From NKAA, Notable Kentucky African Americans Database (main entry)

Bishop, James Lee

(born: 1869  -  died: 1942) 

In 1902 the Socialists Party nominated one of it's first African American candidates for the U.S. Congress, Rev. James L. Bishop from Kentucky. Members of the Socialists Party had demanded that the party take a stronger stand for the rights of Negroes. Bishop had moved to Indiana, prior to the year 1900. With his nomination in 1902, he was to represent the 5th District of Clinton, IN. Bishop was a coal miner, a clergyman, and a trade unionist, and he was president of the local Central Labor Union of Clinton, IN. He was the husband of Galveston Bishop (b.1879 in TN), they had married in 1897 according to the 1900 U.S. Federal Census. He was later married to Rosa L. Bishop (b.1886 in WV-d.1952 in IN), according to the 1930 U.S. Federal Census. James L. Bishop received 745 votes, but was not successful in his bid for the U.S. Congress in 1902. [The first African American member of the Indiana Legislature was James Sidney Hinton, 1881 House of Representatives.] Rev. James Lee Bishop died January 8, 1942 in Clinton, IN [see grave stone at Find A Grave]. He was the son of Charles and Angelina Bishop who lived in Madisonville, KY [source: 1880 U.S. Federal Census]. For more see "Nominated for Congress," Baltimore Afro-American, 10/18/1902, p.1; and Marxism in United States History Before the Russian Revolution (1876-1917) by O. C. Johnson.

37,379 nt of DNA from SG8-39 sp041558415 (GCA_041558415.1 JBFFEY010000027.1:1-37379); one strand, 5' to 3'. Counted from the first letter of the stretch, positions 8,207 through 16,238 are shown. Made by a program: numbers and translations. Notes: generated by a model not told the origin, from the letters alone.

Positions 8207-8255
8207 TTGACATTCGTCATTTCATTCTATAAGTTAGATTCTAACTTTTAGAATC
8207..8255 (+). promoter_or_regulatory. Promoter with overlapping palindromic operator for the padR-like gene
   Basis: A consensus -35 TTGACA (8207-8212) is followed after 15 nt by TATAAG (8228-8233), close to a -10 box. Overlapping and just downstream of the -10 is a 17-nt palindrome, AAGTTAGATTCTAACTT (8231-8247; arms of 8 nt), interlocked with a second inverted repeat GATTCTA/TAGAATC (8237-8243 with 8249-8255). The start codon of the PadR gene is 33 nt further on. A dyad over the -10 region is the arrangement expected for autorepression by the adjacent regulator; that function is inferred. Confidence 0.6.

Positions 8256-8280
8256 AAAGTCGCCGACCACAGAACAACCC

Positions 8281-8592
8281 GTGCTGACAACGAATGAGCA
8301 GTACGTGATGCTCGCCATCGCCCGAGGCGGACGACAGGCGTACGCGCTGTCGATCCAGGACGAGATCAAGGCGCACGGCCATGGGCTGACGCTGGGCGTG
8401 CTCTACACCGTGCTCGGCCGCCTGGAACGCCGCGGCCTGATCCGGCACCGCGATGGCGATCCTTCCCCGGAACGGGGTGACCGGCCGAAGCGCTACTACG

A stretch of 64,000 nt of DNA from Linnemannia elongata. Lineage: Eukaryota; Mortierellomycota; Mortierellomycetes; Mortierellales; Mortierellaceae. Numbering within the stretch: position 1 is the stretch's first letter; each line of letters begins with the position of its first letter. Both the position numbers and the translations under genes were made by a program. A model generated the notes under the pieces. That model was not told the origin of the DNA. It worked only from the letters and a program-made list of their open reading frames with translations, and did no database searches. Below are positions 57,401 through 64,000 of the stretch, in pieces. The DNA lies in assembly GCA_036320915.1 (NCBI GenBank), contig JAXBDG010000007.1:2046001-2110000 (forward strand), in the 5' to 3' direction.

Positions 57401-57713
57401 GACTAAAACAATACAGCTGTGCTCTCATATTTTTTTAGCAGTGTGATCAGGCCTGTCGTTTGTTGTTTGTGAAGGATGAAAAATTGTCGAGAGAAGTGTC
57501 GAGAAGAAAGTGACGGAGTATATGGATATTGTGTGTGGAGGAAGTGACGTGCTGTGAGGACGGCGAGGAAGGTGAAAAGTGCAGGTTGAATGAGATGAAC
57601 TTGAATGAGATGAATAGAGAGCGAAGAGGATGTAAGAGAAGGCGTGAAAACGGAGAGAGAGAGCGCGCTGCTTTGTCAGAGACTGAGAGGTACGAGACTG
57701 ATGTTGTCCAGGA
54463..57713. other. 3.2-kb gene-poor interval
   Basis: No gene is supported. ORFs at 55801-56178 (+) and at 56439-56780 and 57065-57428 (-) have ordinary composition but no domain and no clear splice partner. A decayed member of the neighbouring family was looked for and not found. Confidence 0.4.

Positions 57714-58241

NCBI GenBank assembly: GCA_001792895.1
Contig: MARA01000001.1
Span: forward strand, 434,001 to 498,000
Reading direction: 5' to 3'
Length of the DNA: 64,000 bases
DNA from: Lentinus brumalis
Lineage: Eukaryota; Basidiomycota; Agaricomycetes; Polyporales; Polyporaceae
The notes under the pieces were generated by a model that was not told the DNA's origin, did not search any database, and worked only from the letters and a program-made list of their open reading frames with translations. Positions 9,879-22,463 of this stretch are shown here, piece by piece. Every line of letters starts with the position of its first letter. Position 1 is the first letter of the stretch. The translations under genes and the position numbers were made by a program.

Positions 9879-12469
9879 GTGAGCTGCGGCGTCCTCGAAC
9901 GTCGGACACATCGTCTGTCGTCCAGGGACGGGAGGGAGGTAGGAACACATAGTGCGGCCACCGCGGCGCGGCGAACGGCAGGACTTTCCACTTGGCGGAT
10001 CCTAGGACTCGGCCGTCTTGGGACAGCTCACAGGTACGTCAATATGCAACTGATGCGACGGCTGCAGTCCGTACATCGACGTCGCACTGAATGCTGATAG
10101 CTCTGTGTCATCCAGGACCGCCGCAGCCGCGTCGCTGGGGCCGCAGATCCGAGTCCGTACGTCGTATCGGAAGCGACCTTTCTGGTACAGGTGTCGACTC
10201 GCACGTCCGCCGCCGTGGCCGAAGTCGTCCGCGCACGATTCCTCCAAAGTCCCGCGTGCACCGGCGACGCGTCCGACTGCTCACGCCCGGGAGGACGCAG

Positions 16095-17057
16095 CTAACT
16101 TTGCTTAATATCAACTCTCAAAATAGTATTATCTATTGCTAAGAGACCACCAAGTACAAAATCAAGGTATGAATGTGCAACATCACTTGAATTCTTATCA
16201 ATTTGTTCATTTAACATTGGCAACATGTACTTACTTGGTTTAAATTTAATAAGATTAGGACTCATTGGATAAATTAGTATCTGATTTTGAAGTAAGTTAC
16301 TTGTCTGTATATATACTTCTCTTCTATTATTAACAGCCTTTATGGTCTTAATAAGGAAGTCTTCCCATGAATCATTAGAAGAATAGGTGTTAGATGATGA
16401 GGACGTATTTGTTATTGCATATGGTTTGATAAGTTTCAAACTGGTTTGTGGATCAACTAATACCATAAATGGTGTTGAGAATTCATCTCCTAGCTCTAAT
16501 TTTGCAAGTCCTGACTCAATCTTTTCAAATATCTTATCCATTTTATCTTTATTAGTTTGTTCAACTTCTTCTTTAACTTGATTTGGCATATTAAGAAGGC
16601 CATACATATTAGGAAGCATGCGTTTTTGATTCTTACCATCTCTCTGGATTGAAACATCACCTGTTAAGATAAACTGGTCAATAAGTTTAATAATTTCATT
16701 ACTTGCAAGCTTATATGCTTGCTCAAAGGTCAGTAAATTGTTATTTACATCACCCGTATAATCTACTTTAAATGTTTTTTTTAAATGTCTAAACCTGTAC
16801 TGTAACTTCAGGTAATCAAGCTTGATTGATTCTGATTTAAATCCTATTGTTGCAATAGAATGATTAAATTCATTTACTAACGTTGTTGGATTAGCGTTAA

References

Cited in this Entry

NKAA Source: The Afro-American (newspaper)
NKAA Source: Marxism in United States history before the Russian Revolution (1876-1917)

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“Bishop, James Lee,” Notable Kentucky African Americans Database, accessed September 22, 2017, http://nkaa.uky.edu/nkaa/items/show/2381.

Last modified: 2017-07-19 13:51:48